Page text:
I was recently approached by producer Jonathan Federico, who was putting together a short promo for a fantastic men’s fashion label, Copperwheat. The theme of the collection is Urban Warrior, and the clothes have military-fatigue-crossed-with-military-uniform quality, so we chose to pay homage to that aesthetic with the look of the film.
The concept he had was of two ‘urban warriors,’ members of rival gangs, making their way to a final showdown (and, of course, looking great in the process). I was immediately enthralled with the concept. Jonathan gathered photos of fighters from a variety of revolutionary periods, especially the Zapatistas, and he scouted locations in Bushwick and Williamsburg, which look almost like bombed-out, third-world war zones, filled with barbed-wire, graffiti and dilapidated windowless buildings.
We decided on a war-zone documentary style, with a cinéma vérité, handheld look, using Children of Men, The Battle of Algiers, Z, L’Enfant and The Bourne Ultimatum as references.
I must have watched this closing scene from Children of Men ten times (spoilers obviously):
Since we were going for a handheld look and quick action, my primary concern, from a technical perspective, was rolling shutter. I usually shoot with DSLRs, which are often affected by the dreaded ‘jello effect’ at the edges of the frame during fast, erratic movements. So I decided to go with the recently-introduced Pansonic AF100, which is much improved in this area.
It was a single-day shoot, so I knew that we would have to work quickly to get all the shots we needed. The smaller Micro Four Thirds sensor was attractive in this regard, because of its more forgiving deeper depth-of-field relative to the full-frame Canon 5D Mark II and also the APS-C Canon 7D or Nikon D7000, and allowed us more focus leeway for fast action shots. And I also like that Micro Four Thirds is closer than APS-C in size to the 16mm film stocks that front-line war documentarians classically used, giving it a more authentic war zone vibe, while still achieving a somewhat cinematic depth.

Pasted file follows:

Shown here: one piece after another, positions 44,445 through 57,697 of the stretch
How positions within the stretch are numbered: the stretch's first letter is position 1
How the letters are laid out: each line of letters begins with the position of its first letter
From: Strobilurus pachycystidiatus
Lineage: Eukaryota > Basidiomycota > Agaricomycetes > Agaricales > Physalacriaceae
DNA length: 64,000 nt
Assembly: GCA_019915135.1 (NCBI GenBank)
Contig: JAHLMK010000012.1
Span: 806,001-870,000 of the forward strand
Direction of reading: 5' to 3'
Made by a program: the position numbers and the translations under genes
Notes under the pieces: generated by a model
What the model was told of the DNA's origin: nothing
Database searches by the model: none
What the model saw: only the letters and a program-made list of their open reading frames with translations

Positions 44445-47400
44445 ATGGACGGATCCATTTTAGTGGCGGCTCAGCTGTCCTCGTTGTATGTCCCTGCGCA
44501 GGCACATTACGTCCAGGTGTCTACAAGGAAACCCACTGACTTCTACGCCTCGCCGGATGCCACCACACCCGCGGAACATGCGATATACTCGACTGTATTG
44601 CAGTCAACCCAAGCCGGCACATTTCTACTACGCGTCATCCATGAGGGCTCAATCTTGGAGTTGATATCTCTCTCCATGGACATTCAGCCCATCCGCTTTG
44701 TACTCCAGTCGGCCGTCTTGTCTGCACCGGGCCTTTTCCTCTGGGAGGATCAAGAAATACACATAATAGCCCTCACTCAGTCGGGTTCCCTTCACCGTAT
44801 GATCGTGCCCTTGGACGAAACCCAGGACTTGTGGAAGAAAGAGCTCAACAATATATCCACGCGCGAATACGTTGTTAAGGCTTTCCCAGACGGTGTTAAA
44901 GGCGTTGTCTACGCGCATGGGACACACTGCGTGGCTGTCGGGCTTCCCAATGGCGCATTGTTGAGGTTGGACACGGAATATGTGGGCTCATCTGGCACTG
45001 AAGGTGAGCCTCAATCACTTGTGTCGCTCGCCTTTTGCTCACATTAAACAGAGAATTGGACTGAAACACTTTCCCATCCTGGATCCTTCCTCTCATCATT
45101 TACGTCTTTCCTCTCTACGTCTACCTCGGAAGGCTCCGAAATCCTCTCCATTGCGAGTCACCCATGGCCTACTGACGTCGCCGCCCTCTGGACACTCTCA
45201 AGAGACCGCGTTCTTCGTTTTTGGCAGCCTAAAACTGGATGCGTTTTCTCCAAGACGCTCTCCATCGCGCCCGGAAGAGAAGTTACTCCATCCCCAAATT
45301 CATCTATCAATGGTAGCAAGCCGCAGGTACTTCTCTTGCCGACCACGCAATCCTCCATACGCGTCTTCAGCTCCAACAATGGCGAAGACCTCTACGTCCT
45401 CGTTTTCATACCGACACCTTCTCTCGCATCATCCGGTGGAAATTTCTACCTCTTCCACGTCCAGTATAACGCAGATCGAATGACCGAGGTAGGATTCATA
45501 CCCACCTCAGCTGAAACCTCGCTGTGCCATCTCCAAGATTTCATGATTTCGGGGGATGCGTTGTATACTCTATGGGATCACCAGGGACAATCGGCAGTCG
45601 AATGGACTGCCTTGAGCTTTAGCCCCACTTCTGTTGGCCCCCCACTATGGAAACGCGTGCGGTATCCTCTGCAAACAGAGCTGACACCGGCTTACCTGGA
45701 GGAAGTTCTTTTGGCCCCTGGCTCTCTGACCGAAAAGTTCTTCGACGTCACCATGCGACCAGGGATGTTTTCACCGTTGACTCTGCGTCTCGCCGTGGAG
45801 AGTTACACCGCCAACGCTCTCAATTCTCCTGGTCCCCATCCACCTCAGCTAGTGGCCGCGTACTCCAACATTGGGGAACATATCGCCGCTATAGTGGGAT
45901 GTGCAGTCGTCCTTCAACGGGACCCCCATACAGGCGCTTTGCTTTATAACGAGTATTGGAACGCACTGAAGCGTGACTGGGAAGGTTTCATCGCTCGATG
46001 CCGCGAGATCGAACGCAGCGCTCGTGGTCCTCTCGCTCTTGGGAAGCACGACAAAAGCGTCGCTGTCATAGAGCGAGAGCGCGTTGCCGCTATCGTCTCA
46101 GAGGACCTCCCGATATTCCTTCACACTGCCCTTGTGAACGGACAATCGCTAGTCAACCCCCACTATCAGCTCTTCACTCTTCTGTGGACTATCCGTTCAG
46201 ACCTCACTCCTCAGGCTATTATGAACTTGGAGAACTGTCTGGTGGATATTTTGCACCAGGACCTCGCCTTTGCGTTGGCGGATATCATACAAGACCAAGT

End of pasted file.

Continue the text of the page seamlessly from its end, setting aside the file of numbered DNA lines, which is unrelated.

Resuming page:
Using the Voigtlander Nikon adaptor for Micro Four Thirds, I used Zeiss primes, 18mm f/3.5, 35mm f/2.0 and 50mm f/1.4, which gave us a decent range. I knew I didn’t want any wide-angle distortion, and a 50mm proved useful for long shots, though in retrospect, I would have even liked something longer, to bring a telephoto alienation to the piece, as in news reportage on hostage crises.
In more controlled scenes (as in the first half of the video), however, where critical focus was a luxury we could afford, it was slightly frustrating to be shooting without the digital zoom I’ve become accustomed to on the DSLR live view modes. I found it occasionally difficult to quickly find critical focus using the Focus Assist built into the camera in low depth-of-field scenarios. However, putting the viewfinder in black-and-white mode helped tremendously in finding the red outlines of the Peaking Focus Assist tool, and I’ve since discovered other tricks on forums to help with critical focus that I’m eager to try on future shoots.
Shooting all day from dawn to scorching midday light through to soft dusk, the built-in ND filters were a Godsend, allowing me to keep my ISO/gain as low as possible and my aperture exactly where I wanted it for each shot. I quickly became unable to contemplate life without it. It’s hard to imagine that the market demand for a convergent all-in-one stills/video camera would not eventually force this indispensable feature into DSLR bodies.
Coming from the DSLR world, and only having a few hours to familiarize myself with the camera, I had only begun to get a sense of the vast potential and extensibility of the camera before we were off and running. The 1st AC, Alan Lewis, is a master troubleshooter, and encyclopedic in his knowledge of video cameras, even though he comes from the stills world, so any problems we encountered were quickly resolved.
The camera is very well-built, but surprisingly light, even when on a shoulder rig. The LCD screen is bright and beautiful, and surprisingly clear even in midday sunlight. The menu system, indebted more to Panasonic’s pro video cameras than it’s Micro Four Thirds stills cameras, was foreign to me, but it didn’t take long to adjust. With many programmable function buttons, there are seemingly infinite ways to customize the camera to your needs, so I’m really excited to get to know it better before my next shoot.
And now, here is the video!
Nathan Lee Bush is a photographer and filmmaker in New York City. His work is on his site and blog.